For example, the RNN is obtained by being generated beforehand by supervised learning. Spoken sentences provided with labels are used in the supervised learning. The labels indicate the dialog states included in the spoken sentences. In the case where the result of the similarity (distance) calculation shows that the slot parameter estimated to have a high probability is different from the correct slot parameter (the slot parameter written in the label), the parameters of the RNN are corrected to reduce the difference. The RNN is trained by repeatedly performing the correction.

The processor 20 includes, for example, an inputter 21, an analyzer 22, an extractor 23, an estimator 24, and a determiner 25.

The sentence that is acquired by the acquirer 10 is input to the inputter 21. The inputter 21 transmits the sentence to the analyzer 22 and the extractor 23. The analyzer 22 analyzes the sentence and estimates the intention of the user US included in the sentence. The extractor 23 refers to the fourth memory part 34 and extracts a weight parameter from the acquired sentence.

Specifically, the analyzer 22 refers to the third memory part 33 and the first model memory part 41 and converts the sentence input to the inputter 21 into a vector. The analyzer 22 refers to the second model memory part 42 and inputs the vector to the feature transformation model. Thereby, the analyzer 22 acquires a feature vector. The analyzer 22 further refers to the second memory part 32 and converts the slot parameters into feature vectors. The analyzer 22 calculates the similarities between the feature vector based on the sentence and the feature vectors of the slot parameters. For example, the similarities are represented using cosine distances or Euclidean distances. For example, the analyzer 22 performs normalization and generates a probability distribution so that the probability of the slot parameter having a high similarity becomes high. The analyzer 22 transmits the analysis result to the estimator 24.

The weight parameter is based on the degree of the mention of the slot in the sentence. For example, in the case where there is a mention of the slot in the sentence, the weight parameter is set to “1.” In the case where there is no mention, the weight parameter is set to “0.” Or, the weight parameter may be a real number not less than 0 and not more than 1 that is set according to the degree of the mention of the slot in the sentence. The extractor 23 transmits the extracted weight parameter to the determiner 25.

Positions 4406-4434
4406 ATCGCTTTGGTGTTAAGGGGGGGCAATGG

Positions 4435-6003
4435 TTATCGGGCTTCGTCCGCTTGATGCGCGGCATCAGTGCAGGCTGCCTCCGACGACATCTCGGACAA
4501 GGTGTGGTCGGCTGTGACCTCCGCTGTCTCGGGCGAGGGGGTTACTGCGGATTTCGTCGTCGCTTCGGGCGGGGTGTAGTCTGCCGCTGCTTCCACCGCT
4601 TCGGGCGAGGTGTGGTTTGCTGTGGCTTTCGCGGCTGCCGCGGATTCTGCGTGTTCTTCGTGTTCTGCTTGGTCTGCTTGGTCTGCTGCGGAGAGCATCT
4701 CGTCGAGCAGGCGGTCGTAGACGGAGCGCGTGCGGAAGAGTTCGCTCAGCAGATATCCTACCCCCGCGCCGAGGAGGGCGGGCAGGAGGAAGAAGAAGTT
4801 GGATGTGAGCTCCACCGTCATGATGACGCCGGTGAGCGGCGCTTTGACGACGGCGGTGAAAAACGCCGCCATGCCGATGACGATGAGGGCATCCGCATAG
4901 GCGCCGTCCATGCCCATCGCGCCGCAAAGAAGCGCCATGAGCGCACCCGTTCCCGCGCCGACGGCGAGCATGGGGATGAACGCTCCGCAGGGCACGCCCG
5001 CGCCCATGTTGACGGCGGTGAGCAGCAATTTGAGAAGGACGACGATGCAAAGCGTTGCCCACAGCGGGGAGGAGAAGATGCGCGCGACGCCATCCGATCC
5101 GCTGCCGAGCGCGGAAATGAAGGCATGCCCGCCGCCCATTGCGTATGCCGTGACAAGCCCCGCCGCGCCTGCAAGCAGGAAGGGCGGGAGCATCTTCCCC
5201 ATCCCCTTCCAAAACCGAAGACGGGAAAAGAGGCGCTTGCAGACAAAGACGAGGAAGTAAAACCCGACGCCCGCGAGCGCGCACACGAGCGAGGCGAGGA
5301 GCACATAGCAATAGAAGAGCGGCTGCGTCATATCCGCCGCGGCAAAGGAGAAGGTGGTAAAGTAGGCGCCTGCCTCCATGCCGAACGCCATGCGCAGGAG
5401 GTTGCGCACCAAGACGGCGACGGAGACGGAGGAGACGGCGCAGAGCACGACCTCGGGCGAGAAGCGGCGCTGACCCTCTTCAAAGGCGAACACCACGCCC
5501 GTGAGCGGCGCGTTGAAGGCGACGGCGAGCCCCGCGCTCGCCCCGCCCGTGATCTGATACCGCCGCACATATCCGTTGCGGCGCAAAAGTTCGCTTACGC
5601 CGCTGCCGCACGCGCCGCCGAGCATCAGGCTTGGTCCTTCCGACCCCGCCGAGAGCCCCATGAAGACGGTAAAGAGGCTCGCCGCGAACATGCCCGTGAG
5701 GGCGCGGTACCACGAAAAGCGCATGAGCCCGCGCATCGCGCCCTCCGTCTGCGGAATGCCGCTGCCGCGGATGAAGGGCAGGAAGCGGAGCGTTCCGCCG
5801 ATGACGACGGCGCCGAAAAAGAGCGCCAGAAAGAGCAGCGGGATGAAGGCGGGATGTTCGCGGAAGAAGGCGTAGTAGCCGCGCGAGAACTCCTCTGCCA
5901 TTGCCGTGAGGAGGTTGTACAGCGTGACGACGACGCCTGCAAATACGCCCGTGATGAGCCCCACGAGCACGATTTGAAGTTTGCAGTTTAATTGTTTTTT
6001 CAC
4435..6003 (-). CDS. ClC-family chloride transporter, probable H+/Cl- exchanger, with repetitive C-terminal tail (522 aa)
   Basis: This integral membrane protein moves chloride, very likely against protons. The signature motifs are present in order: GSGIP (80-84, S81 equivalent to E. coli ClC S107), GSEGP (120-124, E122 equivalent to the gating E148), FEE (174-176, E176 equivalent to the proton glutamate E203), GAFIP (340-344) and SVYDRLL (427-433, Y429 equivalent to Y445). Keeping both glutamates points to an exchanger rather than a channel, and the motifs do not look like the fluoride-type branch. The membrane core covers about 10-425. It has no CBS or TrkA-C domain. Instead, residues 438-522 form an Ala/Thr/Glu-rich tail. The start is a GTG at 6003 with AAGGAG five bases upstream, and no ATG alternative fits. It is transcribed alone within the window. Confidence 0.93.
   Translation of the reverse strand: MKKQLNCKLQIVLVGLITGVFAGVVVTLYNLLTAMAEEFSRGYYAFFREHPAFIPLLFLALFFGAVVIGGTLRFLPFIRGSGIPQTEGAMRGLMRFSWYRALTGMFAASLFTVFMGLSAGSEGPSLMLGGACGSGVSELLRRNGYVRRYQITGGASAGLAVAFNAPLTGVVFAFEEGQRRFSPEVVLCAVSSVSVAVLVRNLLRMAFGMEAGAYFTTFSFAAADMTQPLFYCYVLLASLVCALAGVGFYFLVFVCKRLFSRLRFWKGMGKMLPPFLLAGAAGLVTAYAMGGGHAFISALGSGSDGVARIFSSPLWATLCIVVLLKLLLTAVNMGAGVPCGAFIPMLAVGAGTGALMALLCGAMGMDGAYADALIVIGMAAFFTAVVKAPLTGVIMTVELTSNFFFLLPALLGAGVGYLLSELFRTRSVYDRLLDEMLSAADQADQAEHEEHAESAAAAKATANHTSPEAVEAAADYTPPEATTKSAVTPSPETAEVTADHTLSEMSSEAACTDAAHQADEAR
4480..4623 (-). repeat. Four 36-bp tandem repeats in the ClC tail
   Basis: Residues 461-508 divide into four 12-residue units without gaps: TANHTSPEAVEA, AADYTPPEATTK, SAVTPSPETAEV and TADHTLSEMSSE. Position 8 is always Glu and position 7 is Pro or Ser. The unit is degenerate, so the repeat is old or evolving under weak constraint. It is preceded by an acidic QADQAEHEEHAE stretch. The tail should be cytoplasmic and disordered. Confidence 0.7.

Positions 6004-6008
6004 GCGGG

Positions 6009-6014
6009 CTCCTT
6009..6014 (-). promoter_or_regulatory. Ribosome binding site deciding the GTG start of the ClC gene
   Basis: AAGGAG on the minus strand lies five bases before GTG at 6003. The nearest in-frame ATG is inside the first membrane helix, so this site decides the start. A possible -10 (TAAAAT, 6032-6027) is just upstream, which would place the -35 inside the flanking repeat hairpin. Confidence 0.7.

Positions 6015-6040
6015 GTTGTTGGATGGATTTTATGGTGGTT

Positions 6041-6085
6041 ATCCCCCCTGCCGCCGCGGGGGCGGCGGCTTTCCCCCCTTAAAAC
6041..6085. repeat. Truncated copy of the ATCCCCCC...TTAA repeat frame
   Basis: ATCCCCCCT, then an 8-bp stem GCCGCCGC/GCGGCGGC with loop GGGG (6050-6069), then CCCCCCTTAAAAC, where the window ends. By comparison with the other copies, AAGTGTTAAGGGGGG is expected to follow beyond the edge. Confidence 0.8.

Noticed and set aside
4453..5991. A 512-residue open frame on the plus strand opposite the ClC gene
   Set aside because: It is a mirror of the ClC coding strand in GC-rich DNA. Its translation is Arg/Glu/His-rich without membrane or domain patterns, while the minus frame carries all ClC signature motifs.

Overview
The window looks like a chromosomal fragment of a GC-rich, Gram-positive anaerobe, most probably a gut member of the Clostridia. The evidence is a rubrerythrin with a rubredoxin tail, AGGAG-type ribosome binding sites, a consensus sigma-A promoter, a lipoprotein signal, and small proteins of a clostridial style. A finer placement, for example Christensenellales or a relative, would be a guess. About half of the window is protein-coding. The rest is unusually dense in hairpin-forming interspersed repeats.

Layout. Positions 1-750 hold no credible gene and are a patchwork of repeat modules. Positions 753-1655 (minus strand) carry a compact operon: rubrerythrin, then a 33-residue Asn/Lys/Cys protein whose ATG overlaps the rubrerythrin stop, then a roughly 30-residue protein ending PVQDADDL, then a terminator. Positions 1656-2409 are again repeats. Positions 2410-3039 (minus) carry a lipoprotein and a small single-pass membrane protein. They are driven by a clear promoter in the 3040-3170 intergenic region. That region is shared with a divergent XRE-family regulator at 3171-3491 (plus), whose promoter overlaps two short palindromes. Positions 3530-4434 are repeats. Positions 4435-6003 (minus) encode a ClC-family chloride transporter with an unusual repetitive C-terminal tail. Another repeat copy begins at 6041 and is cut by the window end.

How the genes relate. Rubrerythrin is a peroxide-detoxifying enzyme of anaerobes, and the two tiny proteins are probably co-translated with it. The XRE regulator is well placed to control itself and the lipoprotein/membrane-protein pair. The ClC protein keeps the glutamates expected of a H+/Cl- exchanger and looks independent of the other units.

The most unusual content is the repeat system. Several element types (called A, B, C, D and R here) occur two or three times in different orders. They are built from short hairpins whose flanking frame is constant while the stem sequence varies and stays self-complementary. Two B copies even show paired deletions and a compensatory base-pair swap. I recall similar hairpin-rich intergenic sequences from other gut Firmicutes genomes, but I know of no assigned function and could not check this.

For example, at least one of a rule or an RNN is used in the extraction of the weight parameter.

For example, the weight parameter is extracted by a rule. In the case of the sentence “I would like to eat xxx,” the weight parameter is set to 1 for the slot of the cuisine type. If there is no such sentence, the weight parameter is set to 0.

The rules are generated using wording so that the rules are independent of a designated slot parameter. Thereby, the weight parameter can be extracted appropriately even in the case where a slot parameter is added or deleted.

As an unfavorable example, a rule may be set in which the weight parameter relating to the slot of the cuisine type is set to 1 if “Japanese cuisine” is included in the sentence. In such a case, the weight parameter relating to the slot of the cuisine type cannot be set to 1 in the case where another slot parameter such as “Turkish cuisine” or the like is included in the sentence. On the other hand, if the “xxx” of the rule is Japanese cuisine or Turkish cuisine, the weight parameter can be set to 1 for a rule in which the weight parameter relating to the slot of the cuisine type is set to 1 for “I would like to eat xxx.”

In the case where the weight parameter is extracted using an RNN, the input sentence is converted into a feature vector. When the feature vector is input, the RNN outputs a one-dimensional real number. For example, supervised learning of the RNN is performed beforehand. Sentences that are provided with labels indicating whether or not a slot is mentioned are used in the supervised learning.

Or, the actions up to the estimation of the dialog state may be configured as one RNN. In such a case, supervised learning that uses sentences provided with labels indicating the dialog states is performed beforehand.

The determiner 25 receives the weight parameter from the extractor 23. The determiner 25 determines a weight based on the weight parameter. In other words, the weight is a value pertaining to the sentence input to the processor 20. The weight is used to perform a weighted combination of the past dialog states and the intention of the sentence received by the estimator 24. The weight is, for example, a real number not less than 0 and not more than 1. For example, the determiner 25 may use the weight parameter as-is as the weight. In the case where the weight parameter may have a value less than 0 or exceeding 1, the weight parameter may be normalized so that the weight parameter is not less than 0 and not more than 1. The determiner 25 uses the normalized weight parameter as the weight. The determiner 25 may normalize the weight parameter using a sigmoid function.

The estimator 24 accesses the first memory part 31 and refers to the estimation results of the past dialog states stored in the first memory part 31. The determiner 25 determines the weight based on the weight parameter. The determiner 25 transmits the weight to the estimator 24. The estimator 24 performs a weighted combination of the analysis result of the sentence and the past dialog states and determines the current dialog state.